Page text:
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Seven-day Vipassana Meditation Retreat 2011






Registration at the YBAT 2 centre is between 11.00 and noon
The retreat ends at about 15.00 on the final day,

Retreats are open to all English-speaking adults. It is not necessary to be a Buddhist to take part.
There is recommended donation of 5,000 baht per person for food and accommodation
on seven-day retreats.


minivan group



Information and booking

To book in for this retreat you can contact YBAT 1

at 02-4552525 (Automatic 10 lines) ext. 4209. Fax 02-413-0780 or 02-413-3131

For information in English, you can contact Acharn Helen at 02-511-0439.
Please phone between 10.00 and 17.00 pm,
(You can email: or fax: 02-512-6083


Please print out and fax this slip to 662 (from outside Thailand) or 02 512-6083 in Thailand. Alternatively, you can copy the questions below to an email, answer them and send them to at least five days before the starting date of the course
you would like to attend.

Name of course


Date of course


Mr/Mrs/Miss/Ms. + Name


Surname/Family name


Address in Thailand


Permanent address
(if different)


Mobile phone












Date of birth




Location of the centre

The Young Buddhists Association of Thailand's custom-built meditation centre 2 is in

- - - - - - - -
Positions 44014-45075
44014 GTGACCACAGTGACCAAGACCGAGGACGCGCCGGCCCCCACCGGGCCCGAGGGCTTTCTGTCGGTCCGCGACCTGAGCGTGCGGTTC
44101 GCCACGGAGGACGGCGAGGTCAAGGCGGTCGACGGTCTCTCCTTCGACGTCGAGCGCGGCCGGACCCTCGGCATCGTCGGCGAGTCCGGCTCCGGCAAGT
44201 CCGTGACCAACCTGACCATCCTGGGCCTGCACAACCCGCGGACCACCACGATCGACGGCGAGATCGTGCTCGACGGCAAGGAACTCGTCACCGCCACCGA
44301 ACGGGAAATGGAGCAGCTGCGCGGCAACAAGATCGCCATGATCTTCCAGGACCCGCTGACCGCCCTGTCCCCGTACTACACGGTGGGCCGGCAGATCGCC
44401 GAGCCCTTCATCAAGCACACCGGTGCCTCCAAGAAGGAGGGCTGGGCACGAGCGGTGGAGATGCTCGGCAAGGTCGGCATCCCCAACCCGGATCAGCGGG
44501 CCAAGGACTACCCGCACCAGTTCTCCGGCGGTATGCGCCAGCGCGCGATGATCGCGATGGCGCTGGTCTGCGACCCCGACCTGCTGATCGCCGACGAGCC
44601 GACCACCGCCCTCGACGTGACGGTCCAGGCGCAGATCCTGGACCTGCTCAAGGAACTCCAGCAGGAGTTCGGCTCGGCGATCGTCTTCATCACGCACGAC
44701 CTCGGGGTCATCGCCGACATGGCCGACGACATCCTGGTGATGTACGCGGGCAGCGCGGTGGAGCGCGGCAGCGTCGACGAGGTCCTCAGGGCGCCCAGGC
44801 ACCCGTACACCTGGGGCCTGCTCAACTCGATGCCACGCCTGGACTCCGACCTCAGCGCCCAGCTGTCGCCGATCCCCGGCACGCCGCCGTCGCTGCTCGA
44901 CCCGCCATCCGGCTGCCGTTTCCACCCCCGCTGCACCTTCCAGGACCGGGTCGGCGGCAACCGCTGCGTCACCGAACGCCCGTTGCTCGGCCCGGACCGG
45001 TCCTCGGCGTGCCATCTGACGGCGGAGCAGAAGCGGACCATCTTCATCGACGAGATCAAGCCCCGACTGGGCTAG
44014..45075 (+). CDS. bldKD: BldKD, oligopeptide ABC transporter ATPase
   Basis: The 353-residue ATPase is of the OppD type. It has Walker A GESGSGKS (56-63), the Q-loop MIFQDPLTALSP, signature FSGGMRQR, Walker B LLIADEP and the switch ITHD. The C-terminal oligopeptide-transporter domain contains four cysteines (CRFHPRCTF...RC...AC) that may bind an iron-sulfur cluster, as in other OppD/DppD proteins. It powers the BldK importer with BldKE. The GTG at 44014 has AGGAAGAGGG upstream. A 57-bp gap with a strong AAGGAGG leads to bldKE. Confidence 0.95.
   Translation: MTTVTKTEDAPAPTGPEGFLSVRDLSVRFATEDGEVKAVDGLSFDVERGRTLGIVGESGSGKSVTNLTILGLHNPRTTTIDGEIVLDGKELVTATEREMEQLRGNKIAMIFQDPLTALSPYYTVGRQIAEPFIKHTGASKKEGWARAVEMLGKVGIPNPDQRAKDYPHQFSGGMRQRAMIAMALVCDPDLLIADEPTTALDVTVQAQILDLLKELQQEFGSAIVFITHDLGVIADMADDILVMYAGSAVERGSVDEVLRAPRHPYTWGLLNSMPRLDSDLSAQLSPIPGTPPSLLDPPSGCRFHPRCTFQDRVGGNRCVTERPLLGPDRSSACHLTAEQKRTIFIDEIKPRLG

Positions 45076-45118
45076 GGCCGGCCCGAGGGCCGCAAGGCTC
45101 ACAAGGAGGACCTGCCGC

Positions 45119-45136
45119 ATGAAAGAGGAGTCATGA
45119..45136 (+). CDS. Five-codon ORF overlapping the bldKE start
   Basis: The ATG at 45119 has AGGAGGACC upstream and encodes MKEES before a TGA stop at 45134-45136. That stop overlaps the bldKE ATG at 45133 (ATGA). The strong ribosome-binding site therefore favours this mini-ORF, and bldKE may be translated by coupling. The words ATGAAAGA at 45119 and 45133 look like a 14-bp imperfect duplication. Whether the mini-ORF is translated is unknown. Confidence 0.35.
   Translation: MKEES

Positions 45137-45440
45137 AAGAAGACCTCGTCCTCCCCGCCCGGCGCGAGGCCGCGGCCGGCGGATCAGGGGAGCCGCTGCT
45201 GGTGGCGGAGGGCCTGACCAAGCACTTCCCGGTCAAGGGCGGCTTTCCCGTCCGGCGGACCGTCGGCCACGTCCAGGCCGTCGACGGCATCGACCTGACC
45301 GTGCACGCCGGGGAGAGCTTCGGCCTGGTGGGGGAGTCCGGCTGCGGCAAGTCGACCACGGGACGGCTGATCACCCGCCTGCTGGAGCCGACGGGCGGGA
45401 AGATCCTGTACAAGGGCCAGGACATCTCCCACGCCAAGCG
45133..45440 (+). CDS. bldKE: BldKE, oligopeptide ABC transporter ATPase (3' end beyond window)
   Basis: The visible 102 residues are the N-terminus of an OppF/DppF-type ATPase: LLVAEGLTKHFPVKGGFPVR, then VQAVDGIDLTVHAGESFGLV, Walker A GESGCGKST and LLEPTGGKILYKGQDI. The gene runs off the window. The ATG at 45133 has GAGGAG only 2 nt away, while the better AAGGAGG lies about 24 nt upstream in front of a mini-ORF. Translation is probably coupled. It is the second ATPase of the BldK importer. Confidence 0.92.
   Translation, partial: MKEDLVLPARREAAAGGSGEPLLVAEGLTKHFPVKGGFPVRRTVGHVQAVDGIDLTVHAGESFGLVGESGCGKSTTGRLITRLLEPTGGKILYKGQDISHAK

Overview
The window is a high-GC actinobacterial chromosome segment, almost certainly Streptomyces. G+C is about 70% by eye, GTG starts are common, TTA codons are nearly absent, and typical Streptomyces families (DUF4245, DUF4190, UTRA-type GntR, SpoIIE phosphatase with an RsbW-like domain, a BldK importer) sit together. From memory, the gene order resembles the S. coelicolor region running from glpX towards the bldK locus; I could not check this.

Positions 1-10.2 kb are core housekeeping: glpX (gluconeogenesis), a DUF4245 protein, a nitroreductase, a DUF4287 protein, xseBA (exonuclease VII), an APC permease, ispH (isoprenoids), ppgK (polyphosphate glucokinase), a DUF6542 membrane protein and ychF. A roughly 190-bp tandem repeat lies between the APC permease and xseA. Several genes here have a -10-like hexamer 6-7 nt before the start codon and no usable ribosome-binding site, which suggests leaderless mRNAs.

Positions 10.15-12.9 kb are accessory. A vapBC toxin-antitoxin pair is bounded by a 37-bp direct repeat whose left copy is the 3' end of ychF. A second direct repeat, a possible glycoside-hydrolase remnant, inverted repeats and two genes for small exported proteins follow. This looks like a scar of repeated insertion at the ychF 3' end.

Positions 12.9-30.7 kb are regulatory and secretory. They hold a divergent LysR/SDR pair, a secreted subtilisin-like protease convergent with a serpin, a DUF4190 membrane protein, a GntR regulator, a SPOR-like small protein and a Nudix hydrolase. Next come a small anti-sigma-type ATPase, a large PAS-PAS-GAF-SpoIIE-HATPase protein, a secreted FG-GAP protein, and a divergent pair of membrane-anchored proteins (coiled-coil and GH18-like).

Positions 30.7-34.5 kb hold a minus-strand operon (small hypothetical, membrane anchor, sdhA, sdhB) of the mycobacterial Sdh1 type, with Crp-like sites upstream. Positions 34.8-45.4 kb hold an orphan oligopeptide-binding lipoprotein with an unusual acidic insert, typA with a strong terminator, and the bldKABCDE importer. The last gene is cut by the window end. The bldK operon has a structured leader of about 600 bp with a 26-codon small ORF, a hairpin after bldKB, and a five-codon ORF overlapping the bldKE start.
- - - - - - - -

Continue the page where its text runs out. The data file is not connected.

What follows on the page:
Pathumthani, north of Bangkok

The postal address of the meditation centre is:

YBAT 2 (Sakaa Pathumthani), 19 Moo 16, Tambon Klong 3, Ampur Klong Luang,
Changwat Pathumthani, Bangkok 12120.

In Thai: ศูนย์วิปัสสนายุวพุทธฯเฉลิมพระเกียรติ
ศูนย์ ๒ ปทุมธานี
ที่ตั้ง ๑๙ หมู่ ๑๖ตำบลคลองสาม อำเภอคลองหลวง ปทุมธานี ๑๒๑๒๐

โทรศัพท์ ๐-๒๙๘๖-๖๔๐๓-๕ โทรสาร ๐-๒๙๘๖-๖๔๐๓-๔ ต่อ ๑๑๑

Map of YBAT 2



Tel. 02-4552525 (Automatic 10 lines) ext. 4209. Fax 02-413-0780 or 02-413-3131(Thai speakers)

Or Tel. 02-511-0439 or Fax 02-512-6083 to contact Acharn Helen



General information about the practice

Insight (Vipassana) meditation forms the basis of these retreats,
but there will also be sessions on Metta (Loving Kindness) practice.
Emphasis will be placed on the integration of the spiritual dimensions of being with those of the physical,
in everyday life. Meditators keep eight precepts (see below) while on the retreat.